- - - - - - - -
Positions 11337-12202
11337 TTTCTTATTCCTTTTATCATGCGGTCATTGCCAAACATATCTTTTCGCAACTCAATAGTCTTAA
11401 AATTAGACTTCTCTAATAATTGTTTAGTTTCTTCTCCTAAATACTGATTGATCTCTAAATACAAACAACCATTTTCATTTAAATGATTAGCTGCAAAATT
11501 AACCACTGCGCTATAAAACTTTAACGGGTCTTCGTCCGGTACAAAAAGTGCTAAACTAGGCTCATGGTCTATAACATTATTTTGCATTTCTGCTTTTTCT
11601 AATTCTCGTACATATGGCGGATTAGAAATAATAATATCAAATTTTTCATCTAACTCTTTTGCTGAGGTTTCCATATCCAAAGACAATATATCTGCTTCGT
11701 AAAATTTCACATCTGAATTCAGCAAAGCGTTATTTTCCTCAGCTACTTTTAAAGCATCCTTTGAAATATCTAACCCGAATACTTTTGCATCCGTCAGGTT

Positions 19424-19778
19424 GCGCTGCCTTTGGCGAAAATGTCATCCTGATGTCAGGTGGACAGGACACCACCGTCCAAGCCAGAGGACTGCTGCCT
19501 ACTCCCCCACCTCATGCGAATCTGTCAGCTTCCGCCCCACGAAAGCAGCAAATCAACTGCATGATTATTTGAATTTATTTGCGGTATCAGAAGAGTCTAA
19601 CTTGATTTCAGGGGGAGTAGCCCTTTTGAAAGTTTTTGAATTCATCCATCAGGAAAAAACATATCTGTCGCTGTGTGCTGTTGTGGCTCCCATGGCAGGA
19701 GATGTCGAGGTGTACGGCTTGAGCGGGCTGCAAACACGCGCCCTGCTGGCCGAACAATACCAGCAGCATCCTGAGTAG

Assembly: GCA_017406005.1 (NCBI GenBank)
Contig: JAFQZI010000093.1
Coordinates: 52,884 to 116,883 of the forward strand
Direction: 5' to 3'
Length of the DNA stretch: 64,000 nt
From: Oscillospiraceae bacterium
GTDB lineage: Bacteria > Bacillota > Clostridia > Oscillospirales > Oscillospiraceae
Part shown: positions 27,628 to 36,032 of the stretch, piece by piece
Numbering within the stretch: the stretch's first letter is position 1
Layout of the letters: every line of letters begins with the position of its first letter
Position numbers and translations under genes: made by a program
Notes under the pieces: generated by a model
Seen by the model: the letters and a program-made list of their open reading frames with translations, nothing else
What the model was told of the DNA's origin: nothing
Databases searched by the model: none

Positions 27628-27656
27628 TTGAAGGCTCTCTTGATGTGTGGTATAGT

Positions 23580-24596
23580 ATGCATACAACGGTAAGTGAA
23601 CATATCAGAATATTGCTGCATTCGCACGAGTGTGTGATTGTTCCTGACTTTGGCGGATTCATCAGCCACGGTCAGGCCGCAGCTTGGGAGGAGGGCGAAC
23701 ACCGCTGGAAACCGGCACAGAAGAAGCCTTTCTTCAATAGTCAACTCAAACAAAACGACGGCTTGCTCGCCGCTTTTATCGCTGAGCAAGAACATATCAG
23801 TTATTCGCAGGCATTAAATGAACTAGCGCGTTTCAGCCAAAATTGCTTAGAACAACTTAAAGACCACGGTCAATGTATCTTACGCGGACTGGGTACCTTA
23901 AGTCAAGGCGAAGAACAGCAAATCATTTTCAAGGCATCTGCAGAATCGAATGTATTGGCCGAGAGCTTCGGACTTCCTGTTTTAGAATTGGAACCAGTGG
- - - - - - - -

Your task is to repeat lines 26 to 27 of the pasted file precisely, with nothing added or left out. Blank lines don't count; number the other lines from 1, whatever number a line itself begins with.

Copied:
Databases searched by the model: none

Positions 27628-27656